Verde Valley to be connected by 132-mile trail system
Linda Buchanan’s eyes light up when she describes the vision for Yavapai College’s new hiking trail system that will provide hikers with access to more than 130 miles of connected trails in Verde Valley.
People will be able to park at the Yavapai College’s Clarkdale campus, and plan their hike to anywhere in the Verde Valley, explained Buchanan, the Yavapai College community engagement coordinator.
The one-and-half mile campus trail will begin at the Verde Valley Campus Trailhead, which Buchanan said has the intent to “wildly expand the community’s access” to the local campus.
The Yavapai College campus trail is only one piece of the 132-mile Verde Front’s Trails Access Plan, made possible by a 20-year planning and construction effort coordinated by more than a dozen governmental, non-profit groups and private landowners,
Prescott National Forest trail building crews, volunteers and college students and staff will construct the Yavapai College Trail on 120-acres of campus property, which is currently zigzagged by a host of social trails.
From the campus trail, hikers will see beautiful vistas of the Sedona Red Rocks in the distance, Buchanan said. They will be able to hike north toward Old Town Cottonwood, east toward Camp Verde; or to the west and hike up the 4,000 elevation gain to Mingus Mountain and Jerome, she added.
“As this collaborating planning process comes together over time, we will have a complete Verde Valley circle” of hiking trails, explained Buchanan.
The 132-mile trail collaboration is called the Verde Trails Access Plan and has been in the planning stage for about a decade, Buchanan said.
Each entity has its own part to play and representatives met at the college recently to update the progress they have made on their own trail systems.
“Construction of the 132 miles of non-motorized trails within the Verde Trails and Access Plan (VTAP) will take place over the next 10 years,” explained Thomas Palmer, recreation program manager, Prescott National Forest, Verde Ranger District in Camp Verde.
“As funding opportunities become available coupled with continued support from the community this time frame could be shorter,” said Palmer.
New trails are being constructed, old trails are being redone, social trails are being mapped and hiking trails are being connected from one agency’s boundary to the next.
Coordinated signage will let hikers know when they are leaving one jurisdiction and entering another, Buchanan said.
Palmer said the Prescott Forest has prioritized the Blowout Wash Trail System (about 20 miles), Black Canyon National Recreation Trail (about 37 miles) and Grief Hill Trail System (about 15 miles) over the next five years because of the great collaborative partnerships with the communities.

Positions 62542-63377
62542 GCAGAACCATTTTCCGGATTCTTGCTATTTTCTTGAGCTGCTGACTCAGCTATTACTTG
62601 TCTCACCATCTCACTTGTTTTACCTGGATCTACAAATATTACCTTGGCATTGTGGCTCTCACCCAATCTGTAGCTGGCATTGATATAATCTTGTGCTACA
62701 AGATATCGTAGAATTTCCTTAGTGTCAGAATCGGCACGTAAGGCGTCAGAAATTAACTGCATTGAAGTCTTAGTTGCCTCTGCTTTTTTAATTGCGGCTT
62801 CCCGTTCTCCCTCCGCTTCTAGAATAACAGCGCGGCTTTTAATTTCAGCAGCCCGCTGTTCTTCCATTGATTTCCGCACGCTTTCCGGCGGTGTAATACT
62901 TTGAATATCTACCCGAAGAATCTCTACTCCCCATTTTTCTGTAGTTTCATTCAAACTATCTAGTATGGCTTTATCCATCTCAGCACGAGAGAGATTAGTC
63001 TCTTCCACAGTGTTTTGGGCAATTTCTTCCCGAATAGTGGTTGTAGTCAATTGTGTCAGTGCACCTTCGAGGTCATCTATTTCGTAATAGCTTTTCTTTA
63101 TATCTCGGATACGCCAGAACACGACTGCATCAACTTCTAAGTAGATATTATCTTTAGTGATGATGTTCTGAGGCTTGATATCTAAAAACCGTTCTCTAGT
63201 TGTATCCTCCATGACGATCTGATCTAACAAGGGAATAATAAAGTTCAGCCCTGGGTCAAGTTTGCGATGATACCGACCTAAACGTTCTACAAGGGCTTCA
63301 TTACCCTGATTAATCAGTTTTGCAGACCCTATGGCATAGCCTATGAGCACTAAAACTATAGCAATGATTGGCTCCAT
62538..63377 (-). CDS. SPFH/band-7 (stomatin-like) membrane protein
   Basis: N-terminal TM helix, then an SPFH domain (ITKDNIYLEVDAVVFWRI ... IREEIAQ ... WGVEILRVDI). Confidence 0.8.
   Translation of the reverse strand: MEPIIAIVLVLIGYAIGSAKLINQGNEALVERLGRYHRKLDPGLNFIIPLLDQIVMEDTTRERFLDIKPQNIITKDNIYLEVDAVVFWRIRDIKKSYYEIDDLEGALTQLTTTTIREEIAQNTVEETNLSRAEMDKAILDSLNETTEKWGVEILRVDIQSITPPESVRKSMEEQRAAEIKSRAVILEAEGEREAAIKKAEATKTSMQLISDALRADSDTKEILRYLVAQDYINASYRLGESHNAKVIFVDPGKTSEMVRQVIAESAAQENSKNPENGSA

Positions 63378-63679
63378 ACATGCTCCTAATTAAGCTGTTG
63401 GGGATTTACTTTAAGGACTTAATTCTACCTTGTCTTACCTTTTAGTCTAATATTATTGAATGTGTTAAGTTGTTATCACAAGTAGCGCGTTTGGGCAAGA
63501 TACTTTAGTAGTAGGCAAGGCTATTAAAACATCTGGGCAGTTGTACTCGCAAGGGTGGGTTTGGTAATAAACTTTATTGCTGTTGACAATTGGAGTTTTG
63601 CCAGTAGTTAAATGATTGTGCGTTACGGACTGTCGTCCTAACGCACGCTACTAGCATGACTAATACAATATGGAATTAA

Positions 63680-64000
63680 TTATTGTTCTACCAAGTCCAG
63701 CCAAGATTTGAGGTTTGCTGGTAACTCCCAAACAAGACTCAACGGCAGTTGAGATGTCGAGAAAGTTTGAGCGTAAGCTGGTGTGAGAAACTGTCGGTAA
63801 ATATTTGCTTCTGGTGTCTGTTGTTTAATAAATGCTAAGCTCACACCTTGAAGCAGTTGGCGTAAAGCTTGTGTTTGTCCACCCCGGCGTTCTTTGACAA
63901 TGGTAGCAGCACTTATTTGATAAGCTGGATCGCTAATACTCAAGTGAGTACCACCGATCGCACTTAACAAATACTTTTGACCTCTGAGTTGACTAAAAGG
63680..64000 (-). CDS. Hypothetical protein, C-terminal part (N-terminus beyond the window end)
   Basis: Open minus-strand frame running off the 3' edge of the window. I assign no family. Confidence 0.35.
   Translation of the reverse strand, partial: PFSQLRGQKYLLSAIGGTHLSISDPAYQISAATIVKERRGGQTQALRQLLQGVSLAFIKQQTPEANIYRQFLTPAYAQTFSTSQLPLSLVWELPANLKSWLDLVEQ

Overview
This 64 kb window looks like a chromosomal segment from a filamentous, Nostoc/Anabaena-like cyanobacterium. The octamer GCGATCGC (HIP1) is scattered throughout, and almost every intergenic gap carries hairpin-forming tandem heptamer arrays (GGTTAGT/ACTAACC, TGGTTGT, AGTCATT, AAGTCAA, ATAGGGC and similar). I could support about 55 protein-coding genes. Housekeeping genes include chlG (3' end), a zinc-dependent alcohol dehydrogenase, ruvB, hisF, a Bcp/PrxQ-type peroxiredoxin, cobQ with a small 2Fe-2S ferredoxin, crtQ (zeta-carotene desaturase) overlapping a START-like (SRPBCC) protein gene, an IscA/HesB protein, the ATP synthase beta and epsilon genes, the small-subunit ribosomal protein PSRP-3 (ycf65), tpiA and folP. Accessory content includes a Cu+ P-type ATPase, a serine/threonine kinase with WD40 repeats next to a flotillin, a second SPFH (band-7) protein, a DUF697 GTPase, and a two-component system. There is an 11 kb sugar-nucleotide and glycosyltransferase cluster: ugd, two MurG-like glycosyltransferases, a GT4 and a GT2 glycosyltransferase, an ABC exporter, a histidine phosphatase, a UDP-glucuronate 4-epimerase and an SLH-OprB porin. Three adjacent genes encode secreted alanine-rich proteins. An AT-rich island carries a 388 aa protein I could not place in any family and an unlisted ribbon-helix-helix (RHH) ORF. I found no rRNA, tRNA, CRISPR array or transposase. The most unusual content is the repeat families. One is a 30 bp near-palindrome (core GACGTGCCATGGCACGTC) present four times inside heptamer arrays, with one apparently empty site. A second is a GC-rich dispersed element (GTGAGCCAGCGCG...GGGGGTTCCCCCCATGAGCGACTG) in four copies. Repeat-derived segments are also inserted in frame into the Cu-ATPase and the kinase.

These three projects represent approximately 72 miles of the 132 miles planned, Palmer said.
Hezekiah Allen, Cottonwood Park & Recreation supervisor, said he credited the agencies for great coordination in the Verde Front Leadership and for coming up with a cohesive plan for the 132 miles of trails. The plan will make sure “a trail doesn’t stop when there is another trail 20 miles away,” he said.
The Yavapai College trails will connect to Old Town Cottonwood down Del Monte Wash, Allen said. There, hikers can get to Riverfront Park where the city’s trails master plan comes into play. Hikers and riders then also have access to the Verde River and Dead Horse Ranch State Park from there.
Buchanan said adventurous hikers won’t have to stop within the Verde Valley boundaries either. Planners are trying to build a trail system known as the Sun Corridor Trail that hikers will be able to use to cross the state. “All the way to Vegas if you want to,” she said.
Buchanan said they are working and negotiating with private landowners in Cottonwood and Clarkdale for trail access for the 132-mile system.
The college installed a state-park style bathroom at the campus trail head and she said that non-hikers are welcome to use college facilities such as the library, campus café, art gallery or Southwest Wine Center if they want to wait for friends who are hiking.
Buchanan said the Yavapai College Campus Trail would be an intermediate or beginner hiking trail, and a more difficult mountain biking trail.
She also envisioned educational opportunities on the trail since so many agencies are now looking for trail-building skills and wildland firefighters.
Hikers on the campus trails will also walk past the school’s vineyard where students are taught to grow wine, harvest and produce wine.
The campus trail will be for hikers and mountain bikers, however, equestrians will be an important part of the remaining 132-mile system, Buchanan said. Each entity has its own trail plan within its jurisdiction, she said.
The Verde Trail Access Plan working group includes representatives from the Prescott and Coconino national forests, the National Park Service, the Bureau of Land Management, Town of Clarkdale, Town of Camp Verde, City of Cottonwood, Dead Horse Ranch State Park, Beaver Creek and Black Canyon Trails Coalitions, Friends of the Verde River, Verde Valley Cyclists, Yavapai-Apache Nation, the Back Country Horsemen and Yavapai County
“Instead of one trail crossing a jurisdiction without any thought what that experience is like for the trail user, we are now being very collaborative in our effort to make sure those connections, the signage, and there’s just a continuity and culture of embracing this,” Buchanan said.
“We are really are considering how those connections look and work and how they impact neighborhoods and just making sure that we are really leveraging the resources that each of us has for the best advantage of people that live here and also people that visit,” she added.